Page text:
Golf Course Management

FEB 2016

Golf Course Management magazine is dedicated to advancing the golf course superintendent profession and helping GCSAA members achieve career success.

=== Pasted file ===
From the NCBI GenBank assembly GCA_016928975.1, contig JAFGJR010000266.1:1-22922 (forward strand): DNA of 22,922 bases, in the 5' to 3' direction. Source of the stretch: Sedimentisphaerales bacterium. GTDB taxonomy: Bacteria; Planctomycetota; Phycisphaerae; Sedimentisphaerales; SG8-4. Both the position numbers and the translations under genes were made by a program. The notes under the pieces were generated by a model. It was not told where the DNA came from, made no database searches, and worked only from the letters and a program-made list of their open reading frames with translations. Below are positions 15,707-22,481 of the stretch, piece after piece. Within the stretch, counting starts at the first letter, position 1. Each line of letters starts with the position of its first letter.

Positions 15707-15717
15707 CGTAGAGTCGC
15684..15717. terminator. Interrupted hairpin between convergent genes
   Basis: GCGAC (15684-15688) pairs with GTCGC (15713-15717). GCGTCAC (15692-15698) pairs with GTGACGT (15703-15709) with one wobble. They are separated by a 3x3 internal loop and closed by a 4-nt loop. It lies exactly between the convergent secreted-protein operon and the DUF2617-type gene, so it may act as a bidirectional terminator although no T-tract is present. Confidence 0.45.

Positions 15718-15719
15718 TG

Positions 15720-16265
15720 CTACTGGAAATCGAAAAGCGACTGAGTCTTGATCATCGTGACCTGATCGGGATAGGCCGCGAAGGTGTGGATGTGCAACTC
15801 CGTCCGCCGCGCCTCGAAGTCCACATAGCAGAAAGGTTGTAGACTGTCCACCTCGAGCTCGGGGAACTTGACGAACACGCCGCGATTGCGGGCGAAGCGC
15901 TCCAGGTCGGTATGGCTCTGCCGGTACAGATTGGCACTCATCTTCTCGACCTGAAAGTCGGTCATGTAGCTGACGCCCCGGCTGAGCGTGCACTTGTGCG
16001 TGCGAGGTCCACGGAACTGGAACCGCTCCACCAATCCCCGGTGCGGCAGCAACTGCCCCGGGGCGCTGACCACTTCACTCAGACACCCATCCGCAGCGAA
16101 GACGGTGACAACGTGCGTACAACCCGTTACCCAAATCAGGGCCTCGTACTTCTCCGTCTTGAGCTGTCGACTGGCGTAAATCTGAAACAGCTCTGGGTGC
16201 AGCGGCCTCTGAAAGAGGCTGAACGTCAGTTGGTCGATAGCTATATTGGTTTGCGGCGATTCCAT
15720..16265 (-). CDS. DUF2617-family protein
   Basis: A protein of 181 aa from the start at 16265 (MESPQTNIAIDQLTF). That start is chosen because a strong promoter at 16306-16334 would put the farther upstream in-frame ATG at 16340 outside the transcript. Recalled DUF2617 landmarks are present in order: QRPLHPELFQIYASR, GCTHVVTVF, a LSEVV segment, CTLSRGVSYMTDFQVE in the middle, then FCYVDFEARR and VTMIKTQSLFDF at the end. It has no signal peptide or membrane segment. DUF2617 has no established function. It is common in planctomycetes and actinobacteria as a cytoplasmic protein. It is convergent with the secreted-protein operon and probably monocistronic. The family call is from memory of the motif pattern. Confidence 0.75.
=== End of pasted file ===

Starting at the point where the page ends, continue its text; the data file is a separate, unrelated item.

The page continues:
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54 GOLF COURSE MANAGEMENT 02.16 BMPs. GCSAA and the USGA are getting together to write a template for BMPs. In my mind, Peter is the father of all of that." For his part, McDonough sees those BMPs, as well as golf 's inclusion in a state environmental stewardship bill that was signed into law in 2011, as proof of just how valuable partnerships can be in these pro - cesses. He credits Donna Johnson, the for- mer president of the Virginia Agribusiness Council, with opening many of the doors that golf has been able to step through in the state. "You have to actively participate, and you have to think outside the box," he says. "Donna and the Agribusiness Council gave us all a broader view of how government policy works and the role we could play. That's a $79 billion industry in Virginia. To be able to get a seat at that table and then set ourselves apart with the BMPs, that was just huge." Stewardship at home With so much of his efforts focused ex - ternally, it's easy to overlook just how much McDonough has invested on the home front and in the course he manages at Keswick Hall. Dubbed "Full Cry," the 7,100-yard layout is a recent Pete Dye redesign of an original Arnold Palmer tract that reopened for play a little more than a year ago. But as McDonough explains, "I don't even want to use the word 'renovation.' It's more like a whole new golf course. It's built within the same corridors as the old course, but they're all new holes. The pars on the holes are different. How you play them is different. Pete redid the whole thing, top to bottom." The one thing the 90-year-old master golf course architect didn't disrupt, how - ever, were the many environmental fea- tures that McDonough has nurtured in his nearly two decades at the facility. And, in some cases, the work allowed him to build on those achievements. McDonough is particularly proud of the course's new cart paths, the frst in the country to use Po - rous Pave, a permeable surface that will allow water to pass through the paths. The old cart paths were even recycled into one of Dye's signatures, the retaining walls he used around greens, tees and bunkers throughout the property. Full Cry frst achieved Audubon Inter - national Cooperative Sanctuary certifca- tion in 2002, one of 35 Virginia courses active in the program. McDonough has guided efforts that have included the instal - lation of 25 acres of buffer zones along the streams and ponds found on the property, and the conversion of an additional 25 acres of maintained turf to native areas and other low-maintenance vegetation. The Keswick Club has documented the presence of 80 different bird species on the property, as well as whitetail deer, fox, mi - grating geese, rabbits and squirrels. Each member of McDonough's maintenance team undergoes annual environmental ed - ucation to arm them with skills that allow them to maintain the course while still pro - tecting natural resources. 'Just be there' The renovation project at Keswick Hall took nearly two years to complete and, un - derstandably, put a bit of a crimp in Mc- Donough's ability to take on outside causes. But with that in the rearview mirror, he's looking forward to re-engaging in those efforts. He's getting reacquainted with the Virginia GCSA's government relations com - mittee, and he's hoping to participate in Na- tional Golf Day activities in Washington, D.C., this May. He's also on board as a par - ticipant in GCSAA's Grassroots Ambassa- dor program. As McDonough sees it, half the battle when it comes to environmental steward - ship and advocacy is just showing up. And he plans to keep showing up. "You've got to be there, just be there," he says. "Presence equals perception in a lot of circles. "The other part of all this for me is I've made a lot of new friends I would've never met. I've learned so many things I never would've learned. When I look back on all I've been involved with, I never, ever would have been exposed to so many things that are important to me now if I hadn't gotten involved." Scott Hollister ( is GCM's editor- in-chief. McDonough, fourth from the left, cites Gov. Bob McDonnell's signing of an environmental steward - ship bill in 2011 and golf's inclusion in that bill as a shining example of the power of partnerships. Photo courtesy of Peter McDonough "You've got to be there, just be there. Presence equals perception in a lot of circles." — Peter McDonough

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